The Day I Met John Lennon
In July, 2007, 130 of us, mostly nortamericanos, loaded 100 tons of humanitarian aid onto a freighter in Tampico, Mexico bound for Cuba. Then, defying the US imposed embargo, we boarded an Ilyushin 62 Russian-built jet, operated by Cubana Airlines, and made a quick flight across the Gulf of Mexico to Havana where we spent nine days exploring the Cuban psyche and culture. The freighter would unload the aid later at the Martin Luther King Center in Havana and the aid we had collected would be distributed to those most in need. After a three-day visit to the Sancti Spiritu Province, I was in Havana strolling through a public park in the El Vedado section when I came upon this bronze statue of John Lennon. I was a little taken aback because I had remembered that the Beatles were persona non grata, at one time, in Fidel's revolutionary Cuba. A friend took this picture of me pretending to be in conversation with Lennon and we moved on.
I didn't think any more about it until I looked at my pictures when I got back home. I was right about Fidel and the Beatles. In the early days of the Revolution, he had declared the Beatles to be symbols of Western decadence and had forbidden their music to be played in Cuba. Years later, he came to see John Lennon as a true revolutionary and so identified with him that in 2000, he dedicated this statue.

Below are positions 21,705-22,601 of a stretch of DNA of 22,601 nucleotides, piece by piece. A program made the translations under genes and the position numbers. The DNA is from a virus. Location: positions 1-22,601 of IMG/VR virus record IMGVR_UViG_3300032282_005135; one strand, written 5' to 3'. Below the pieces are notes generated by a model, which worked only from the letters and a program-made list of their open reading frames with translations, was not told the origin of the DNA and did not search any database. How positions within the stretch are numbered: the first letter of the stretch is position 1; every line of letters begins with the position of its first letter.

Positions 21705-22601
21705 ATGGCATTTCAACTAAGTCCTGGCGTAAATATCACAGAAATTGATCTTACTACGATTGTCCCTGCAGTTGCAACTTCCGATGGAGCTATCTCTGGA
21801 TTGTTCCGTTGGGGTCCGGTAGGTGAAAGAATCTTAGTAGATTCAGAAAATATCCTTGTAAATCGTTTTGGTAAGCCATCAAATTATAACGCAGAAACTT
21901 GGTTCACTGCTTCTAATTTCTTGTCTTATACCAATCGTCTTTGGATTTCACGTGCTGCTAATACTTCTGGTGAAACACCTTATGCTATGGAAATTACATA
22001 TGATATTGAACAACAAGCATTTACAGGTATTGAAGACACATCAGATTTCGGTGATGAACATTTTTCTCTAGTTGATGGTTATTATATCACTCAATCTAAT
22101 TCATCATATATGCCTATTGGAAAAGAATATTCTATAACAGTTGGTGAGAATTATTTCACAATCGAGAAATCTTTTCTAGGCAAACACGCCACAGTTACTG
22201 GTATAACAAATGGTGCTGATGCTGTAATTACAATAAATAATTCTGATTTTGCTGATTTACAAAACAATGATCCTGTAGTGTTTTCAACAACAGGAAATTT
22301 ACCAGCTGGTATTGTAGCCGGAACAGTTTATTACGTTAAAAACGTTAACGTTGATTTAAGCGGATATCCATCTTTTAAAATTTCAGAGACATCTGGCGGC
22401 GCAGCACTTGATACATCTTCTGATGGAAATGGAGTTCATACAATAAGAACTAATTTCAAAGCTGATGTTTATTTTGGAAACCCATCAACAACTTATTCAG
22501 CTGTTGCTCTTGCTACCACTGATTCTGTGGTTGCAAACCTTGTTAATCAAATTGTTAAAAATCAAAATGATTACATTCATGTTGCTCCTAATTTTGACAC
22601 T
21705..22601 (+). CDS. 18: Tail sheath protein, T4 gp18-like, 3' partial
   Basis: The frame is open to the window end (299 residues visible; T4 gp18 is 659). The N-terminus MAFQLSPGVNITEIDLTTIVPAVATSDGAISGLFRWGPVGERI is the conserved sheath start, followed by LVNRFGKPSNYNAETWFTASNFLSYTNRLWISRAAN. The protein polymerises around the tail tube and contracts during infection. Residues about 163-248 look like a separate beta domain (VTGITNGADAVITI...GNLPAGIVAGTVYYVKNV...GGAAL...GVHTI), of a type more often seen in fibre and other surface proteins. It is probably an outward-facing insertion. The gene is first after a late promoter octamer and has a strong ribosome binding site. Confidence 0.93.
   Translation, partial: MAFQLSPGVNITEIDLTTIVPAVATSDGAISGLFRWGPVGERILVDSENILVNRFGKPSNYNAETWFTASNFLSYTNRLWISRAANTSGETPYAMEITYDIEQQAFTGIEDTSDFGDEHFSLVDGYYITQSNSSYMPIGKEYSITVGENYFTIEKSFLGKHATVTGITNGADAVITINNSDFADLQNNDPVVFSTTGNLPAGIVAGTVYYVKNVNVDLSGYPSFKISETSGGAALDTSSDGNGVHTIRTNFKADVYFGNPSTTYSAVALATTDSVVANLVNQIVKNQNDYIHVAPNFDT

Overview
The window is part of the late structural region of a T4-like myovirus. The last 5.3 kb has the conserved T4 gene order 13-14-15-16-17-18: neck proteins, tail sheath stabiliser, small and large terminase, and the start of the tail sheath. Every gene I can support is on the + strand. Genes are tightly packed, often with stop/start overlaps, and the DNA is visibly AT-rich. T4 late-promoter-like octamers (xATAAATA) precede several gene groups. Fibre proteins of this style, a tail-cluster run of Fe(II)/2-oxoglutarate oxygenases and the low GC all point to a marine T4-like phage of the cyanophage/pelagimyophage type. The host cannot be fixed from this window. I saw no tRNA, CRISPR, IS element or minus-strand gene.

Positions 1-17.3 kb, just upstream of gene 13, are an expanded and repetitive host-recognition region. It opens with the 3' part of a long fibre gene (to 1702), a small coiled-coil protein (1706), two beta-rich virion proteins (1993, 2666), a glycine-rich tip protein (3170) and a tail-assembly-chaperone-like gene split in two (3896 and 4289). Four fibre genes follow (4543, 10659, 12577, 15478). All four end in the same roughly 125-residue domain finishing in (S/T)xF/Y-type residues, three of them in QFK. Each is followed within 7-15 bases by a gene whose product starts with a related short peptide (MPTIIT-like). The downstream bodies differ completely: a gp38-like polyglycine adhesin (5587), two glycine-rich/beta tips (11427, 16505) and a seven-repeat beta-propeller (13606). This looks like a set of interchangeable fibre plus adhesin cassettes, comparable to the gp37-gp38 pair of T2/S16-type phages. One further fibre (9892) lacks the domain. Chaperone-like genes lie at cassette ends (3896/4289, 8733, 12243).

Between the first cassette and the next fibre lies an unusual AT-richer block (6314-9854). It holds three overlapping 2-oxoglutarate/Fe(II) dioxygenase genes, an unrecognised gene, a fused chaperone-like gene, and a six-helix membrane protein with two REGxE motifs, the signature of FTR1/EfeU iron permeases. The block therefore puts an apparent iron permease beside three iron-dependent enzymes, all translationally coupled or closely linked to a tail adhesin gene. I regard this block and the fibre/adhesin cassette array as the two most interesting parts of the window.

I decided to return to El Vedado in my mind and imagine what a conversation might have been like, if, in fact, he were alive and the two of us could have shared a few moments on that park bench.
For one thing, I would have asked him to say more about his song, Imagine. I would also have asked what he thought of Fidel dedicating his statue and claiming a visionary kinship with him.
I suspect he might have been a little uncomfortable claiming kinship with the belligerent and, at the least, one-time violent leader of the Revolucion. Maybe, I'm wrong but it would have been interesting to hear his response. Fidel is on record as regretting his persecution of gays and lesbians. That's something. And he credits Imagine with impacting his life. I would like to have a heart-to-heart talk with Fidel about that but I think I there's about as much chance of that happening as getting a response from a bronze statue.
Speaking of a response from Lennon, since it really did stretch even my imagination to have him sing, I found this rendition on YouTube and downloaded it for your reflection.
I resonate with the idea of Living for today. Somewhere in the Book of Proverbs there is the phrase, “Where there is no vision, the people perish.” In our efforts to envision a future of a peaceable kingdom, it is so easy to put it all in the future. Living for today, pulls us back to the idea that we can begin living the vision in the here and now. Peter Drucker once wrote that the best way to predict the future is to create it.
John Lennon opens the dreaming to everyone who chooses to walk the path and share the work and wonder of a better world. One of the compelling reasons I chose to join with Pastors for Peace in their efforts to lift the economic blockade of Cuba is that I resent efforts by both governments to keep their respective citizens apart. I am committed to doing whatever is within my resources to make friends beyond borders.”
I enjoyed my visit with John Lennon. I hope you will do the same.